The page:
Letters to the editor

Making PDF Files Accessible

William Matthews' article, "GSA sounds false 508 alarm" [FCW, April 16], quotes from a General Services Administration memorandum that mistakenly instructs Web managers to delete old Web-based documents, among them "non-508-compliant files such as...PDF files" before the June compliance date.

While Matthews' article corrects certain inaccuracies in the memo, the story may still have left readers with the impression that Adobe Systems Inc. PDF files can't be made accessible and must be removed from government Web sites. In truth, neither is the case.

Given the ubiquity of PDF files on the Web today and the impending government deadlines, I want to assure your readers that Adobe is committed to this issue and that we have worked hard to improve the accessibility of our Acrobat software as well as the information contained in PDF files.

With Acrobat 5.0, the new version of our product for creating and sharing PDF documents online, we've made a number of enhancements in this regard. Among them are features we provide to help users create and optimize PDF files and forms for accessibility. These include automated tools for the creation of tagged, or structured, PDF files, as well as a free plug-in available on our Web site that adds tags to documents created with earlier versions of Acrobat. The ability to add structure is important because it enables PDF files to work with screen reader products, which synthesize text into speech for blind people.

Other advances include high-contrast viewing and text re-flow for people with vision impairments and enhanced keyboard shortcuts for those with motion impairments.

Adobe supports the government's effort to make the Web accessible to all citizens, and we will continue our work to be certain that PDF and other formats, as well as products such as Acrobat, support this end.

Joe Eschbach
Vice president
ePaper Solutions Group
Adobe Systems Inc.

Coast Guard's Monster

It is ironic that the person with direct input on the U.S. Coast Guard's budget — Republican Rep. Hal Rogers of Kentucky — is worried about a "monster that will eat us alive" ["Coast Guard confident despite Deepwater wake," FCW, May 7].

That monster has already been created. Its name is "decay," and it is in fact eating the Coast Guard alive. The erosion of efficiency in the Coast Guard's equipment and personnel was caused by years of paltry funding by Capitol Hill, even though the Coast Guard has been rated one of the best-managed agencies in the entire government.

Likewise, JayEtta Hecker's comments give rise to irony when she is quoted as saying that the Deepwater project "depends on a sustained and high level of funding" to come to fruition.

One would hope so. After all, if the Coast Guard had an appropriate level of funding for a sustained period of time, the service wouldn't be in such dire straits today.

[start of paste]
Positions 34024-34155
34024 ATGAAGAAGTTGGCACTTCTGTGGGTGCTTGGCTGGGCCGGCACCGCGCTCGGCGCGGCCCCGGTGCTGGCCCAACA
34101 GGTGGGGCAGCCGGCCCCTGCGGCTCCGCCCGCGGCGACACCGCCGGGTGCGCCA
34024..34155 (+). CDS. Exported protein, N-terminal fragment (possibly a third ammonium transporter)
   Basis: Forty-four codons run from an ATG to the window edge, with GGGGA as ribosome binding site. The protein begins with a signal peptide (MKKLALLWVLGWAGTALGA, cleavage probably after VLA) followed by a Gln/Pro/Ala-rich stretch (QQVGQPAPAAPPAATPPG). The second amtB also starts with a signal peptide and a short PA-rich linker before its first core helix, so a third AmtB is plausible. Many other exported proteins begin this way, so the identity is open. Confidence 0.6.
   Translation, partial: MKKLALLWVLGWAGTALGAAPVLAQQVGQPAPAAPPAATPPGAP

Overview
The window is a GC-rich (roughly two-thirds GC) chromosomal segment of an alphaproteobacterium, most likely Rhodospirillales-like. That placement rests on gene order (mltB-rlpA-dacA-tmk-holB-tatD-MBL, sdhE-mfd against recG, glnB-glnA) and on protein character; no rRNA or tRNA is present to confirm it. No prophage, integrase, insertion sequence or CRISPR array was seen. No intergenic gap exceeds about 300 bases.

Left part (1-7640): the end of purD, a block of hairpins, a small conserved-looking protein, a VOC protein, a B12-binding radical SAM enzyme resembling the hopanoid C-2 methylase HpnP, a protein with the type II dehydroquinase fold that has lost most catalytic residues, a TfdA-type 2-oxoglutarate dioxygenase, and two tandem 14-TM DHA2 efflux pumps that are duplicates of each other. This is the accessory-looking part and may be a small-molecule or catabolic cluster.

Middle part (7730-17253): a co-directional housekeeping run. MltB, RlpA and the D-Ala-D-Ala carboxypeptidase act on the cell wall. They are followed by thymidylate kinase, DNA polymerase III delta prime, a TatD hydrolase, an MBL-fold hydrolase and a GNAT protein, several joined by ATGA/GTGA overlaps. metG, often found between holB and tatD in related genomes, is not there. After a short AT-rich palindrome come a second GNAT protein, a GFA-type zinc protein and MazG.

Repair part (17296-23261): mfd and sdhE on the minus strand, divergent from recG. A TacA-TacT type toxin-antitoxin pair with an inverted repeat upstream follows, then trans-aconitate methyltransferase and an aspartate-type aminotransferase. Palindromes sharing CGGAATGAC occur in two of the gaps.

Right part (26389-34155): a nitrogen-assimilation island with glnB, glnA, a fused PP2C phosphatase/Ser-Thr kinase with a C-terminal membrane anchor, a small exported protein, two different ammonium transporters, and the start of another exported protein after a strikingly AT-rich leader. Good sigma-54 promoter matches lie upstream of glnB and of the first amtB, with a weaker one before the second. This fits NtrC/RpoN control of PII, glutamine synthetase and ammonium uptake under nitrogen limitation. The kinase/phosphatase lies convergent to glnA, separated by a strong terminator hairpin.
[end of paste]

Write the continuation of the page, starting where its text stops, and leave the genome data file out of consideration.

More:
Rogers and Hecker may have made the Coast Guard's case despite their testimony.

Phillip Thompson
Senior fellow
The Lexington Institute
Arlington, Va.

Hidden Costs

I enjoyed Milt Zall's April 23 column in Federal Computer Week, "Keeping TRAC of jobs." Here are two additional points, however, that I am not sure anyone really has thought through or put into the equation.

First, there is the cost to the government to monitor the contractor. In my observation, with much working being contracted out, the cost to monitor the contractor — including the cost to teach him how to do what you want — frequently equals the cost of doing it in-house. However, these costs never are part of the contractor costs, so they get ignored!

Second, there is the whole business of ownership. When the federal government designed a building and took responsibility for it, someone in the government had his name on the project and took personal responsibility for the end result. With the advent of contracting out, that ceases to be, and there is no one who is responsible or who gives a damn! In the long-term, a major cost is associated with this!

The same principle applies to ships and a host of other things. Although there are probably some instances where these factors don't apply, there are a lot more where they do.

I am not a federal civil servant, but after working with many who are, it is my observation that they are underrated and badly abused by the press and much of our society. This is hurting our country.

Colin Jones
Retired Navy captain
Honolulu

WRITE US

We welcome your comments. To send a letter to the editor, use this form. Civic.com readers, use this form.

Please check out the archive of Letters to the Editor for fellow readers' comments.


Featured

Stay Connected

FCW Update

Sign up for our newsletter.

I agree to this site's Privacy Policy.